Only time will tell how far this conflict will go, but whether or not it actually gets anywhere, it offers great rhetorical value for DA’s. If you’re struggling to find arguments against a case, talking about how Asia is on the brink of a major conflict (or at least on the brink of choosing China over the US) could add a certain depth to your speech. If you can tie that back to the affirmative team’s case in an impactful way, you’ve got yourself a pretty good reason to vote negative.

The South China Sea dispute, the S. Korea-Taiwan feud and the dispute over Taiwan (Stay tuned for more on this later in the week) are all areas of tension to watch. Each one could easily become the catalyst for a greater US-China conflict.



As China’s power continues to grow tensions will continue to escalate, and our national security interests in the region will only become more defined and important. Make sure you bring this sense of urgency into debate rounds with you, but don’t just give the old, “the time is now” approach.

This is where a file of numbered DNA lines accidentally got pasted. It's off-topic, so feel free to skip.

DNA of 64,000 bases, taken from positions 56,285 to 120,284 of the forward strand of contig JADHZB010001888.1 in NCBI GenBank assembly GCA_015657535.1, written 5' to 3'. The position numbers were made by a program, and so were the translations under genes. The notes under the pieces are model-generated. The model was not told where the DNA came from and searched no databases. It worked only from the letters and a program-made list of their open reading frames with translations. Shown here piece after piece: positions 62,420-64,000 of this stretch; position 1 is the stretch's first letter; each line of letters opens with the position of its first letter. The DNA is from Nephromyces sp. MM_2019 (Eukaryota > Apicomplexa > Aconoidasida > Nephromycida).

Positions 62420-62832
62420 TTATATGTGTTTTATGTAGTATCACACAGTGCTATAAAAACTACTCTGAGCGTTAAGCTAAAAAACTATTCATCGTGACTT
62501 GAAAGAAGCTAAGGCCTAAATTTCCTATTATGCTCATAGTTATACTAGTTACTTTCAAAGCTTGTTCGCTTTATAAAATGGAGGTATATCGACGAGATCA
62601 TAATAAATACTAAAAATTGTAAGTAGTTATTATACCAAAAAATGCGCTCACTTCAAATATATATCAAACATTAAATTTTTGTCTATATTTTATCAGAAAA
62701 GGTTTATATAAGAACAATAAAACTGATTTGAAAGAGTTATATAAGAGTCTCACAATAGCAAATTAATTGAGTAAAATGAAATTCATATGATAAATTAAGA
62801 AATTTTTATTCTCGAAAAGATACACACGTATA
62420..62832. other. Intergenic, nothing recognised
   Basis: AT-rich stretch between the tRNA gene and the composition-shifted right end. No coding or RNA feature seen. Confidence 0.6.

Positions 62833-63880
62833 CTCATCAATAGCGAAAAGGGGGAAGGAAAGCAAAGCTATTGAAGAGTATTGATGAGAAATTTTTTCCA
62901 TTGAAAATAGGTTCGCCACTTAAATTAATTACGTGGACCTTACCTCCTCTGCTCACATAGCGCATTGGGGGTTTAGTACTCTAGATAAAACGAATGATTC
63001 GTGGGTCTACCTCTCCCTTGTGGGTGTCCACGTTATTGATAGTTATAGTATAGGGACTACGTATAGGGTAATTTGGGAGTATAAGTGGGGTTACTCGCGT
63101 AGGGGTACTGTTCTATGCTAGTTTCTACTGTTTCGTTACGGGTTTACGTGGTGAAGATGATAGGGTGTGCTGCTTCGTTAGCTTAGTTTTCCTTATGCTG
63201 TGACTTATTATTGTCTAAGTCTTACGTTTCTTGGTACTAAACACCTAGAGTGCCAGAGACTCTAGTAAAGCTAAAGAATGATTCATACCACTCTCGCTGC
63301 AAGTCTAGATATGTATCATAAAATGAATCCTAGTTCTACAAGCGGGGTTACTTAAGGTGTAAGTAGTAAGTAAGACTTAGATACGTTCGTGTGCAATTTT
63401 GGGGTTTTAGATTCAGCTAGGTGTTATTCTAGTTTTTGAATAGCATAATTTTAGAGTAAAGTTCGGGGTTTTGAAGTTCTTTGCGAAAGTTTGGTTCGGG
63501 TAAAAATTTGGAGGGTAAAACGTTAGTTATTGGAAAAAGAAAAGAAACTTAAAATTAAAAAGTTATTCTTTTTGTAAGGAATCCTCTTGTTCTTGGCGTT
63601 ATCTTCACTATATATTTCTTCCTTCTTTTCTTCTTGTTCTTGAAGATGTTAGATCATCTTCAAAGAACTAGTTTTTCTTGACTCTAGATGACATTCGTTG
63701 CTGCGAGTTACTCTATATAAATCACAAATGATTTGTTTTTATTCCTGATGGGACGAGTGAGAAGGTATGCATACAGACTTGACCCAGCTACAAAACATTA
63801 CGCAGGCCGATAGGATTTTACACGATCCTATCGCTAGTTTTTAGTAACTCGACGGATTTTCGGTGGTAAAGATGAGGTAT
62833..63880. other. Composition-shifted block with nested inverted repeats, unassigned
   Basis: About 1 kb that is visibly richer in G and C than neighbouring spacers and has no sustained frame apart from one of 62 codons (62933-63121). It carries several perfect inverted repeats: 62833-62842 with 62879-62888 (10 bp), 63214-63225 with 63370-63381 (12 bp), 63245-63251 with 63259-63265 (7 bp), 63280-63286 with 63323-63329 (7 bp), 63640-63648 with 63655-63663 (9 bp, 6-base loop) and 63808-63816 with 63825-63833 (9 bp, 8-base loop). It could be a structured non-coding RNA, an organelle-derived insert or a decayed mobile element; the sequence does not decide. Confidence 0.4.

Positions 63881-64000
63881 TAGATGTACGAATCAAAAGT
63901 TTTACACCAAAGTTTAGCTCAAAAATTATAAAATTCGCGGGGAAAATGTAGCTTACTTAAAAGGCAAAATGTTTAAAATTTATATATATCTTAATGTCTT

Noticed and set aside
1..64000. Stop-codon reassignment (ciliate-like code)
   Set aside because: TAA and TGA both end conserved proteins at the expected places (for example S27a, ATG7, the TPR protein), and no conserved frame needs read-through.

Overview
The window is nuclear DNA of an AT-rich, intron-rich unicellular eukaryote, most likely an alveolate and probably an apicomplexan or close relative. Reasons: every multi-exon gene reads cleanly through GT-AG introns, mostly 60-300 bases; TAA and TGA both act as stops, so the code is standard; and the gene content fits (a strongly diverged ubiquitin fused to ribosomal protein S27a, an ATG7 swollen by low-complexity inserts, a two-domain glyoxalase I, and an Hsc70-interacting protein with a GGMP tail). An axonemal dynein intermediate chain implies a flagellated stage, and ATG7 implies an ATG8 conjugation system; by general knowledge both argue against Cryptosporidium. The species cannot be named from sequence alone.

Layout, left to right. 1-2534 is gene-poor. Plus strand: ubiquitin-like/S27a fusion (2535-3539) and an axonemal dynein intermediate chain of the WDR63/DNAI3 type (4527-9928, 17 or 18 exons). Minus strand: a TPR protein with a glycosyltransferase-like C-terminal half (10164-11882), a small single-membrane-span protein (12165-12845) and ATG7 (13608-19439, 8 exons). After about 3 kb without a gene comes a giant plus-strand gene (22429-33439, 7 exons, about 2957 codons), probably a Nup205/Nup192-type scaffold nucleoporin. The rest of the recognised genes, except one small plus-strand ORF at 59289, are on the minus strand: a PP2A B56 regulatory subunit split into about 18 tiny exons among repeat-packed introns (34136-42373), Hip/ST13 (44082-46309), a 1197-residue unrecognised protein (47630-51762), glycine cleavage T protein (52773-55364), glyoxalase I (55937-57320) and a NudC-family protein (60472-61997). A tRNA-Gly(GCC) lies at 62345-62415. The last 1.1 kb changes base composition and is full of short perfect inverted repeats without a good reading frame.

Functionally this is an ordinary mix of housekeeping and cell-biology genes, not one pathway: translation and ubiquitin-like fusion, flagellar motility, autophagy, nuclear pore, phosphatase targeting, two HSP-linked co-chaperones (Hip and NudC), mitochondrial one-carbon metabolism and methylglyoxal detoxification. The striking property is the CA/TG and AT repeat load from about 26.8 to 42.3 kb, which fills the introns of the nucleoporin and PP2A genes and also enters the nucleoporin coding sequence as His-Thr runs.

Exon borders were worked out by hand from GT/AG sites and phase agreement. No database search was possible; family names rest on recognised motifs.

When you explain one of these issues or outline our regional interests in a debate round, make sure you tell the bigger story. Give the narrative behind the conflict, and your judge will walk away with a deeper understanding.

All in all, China is and will continue to be the biggest player in Asian politics. Now that you understanding the legitimate threat they possess, use the information to add an increased sense of real world importance to your rounds.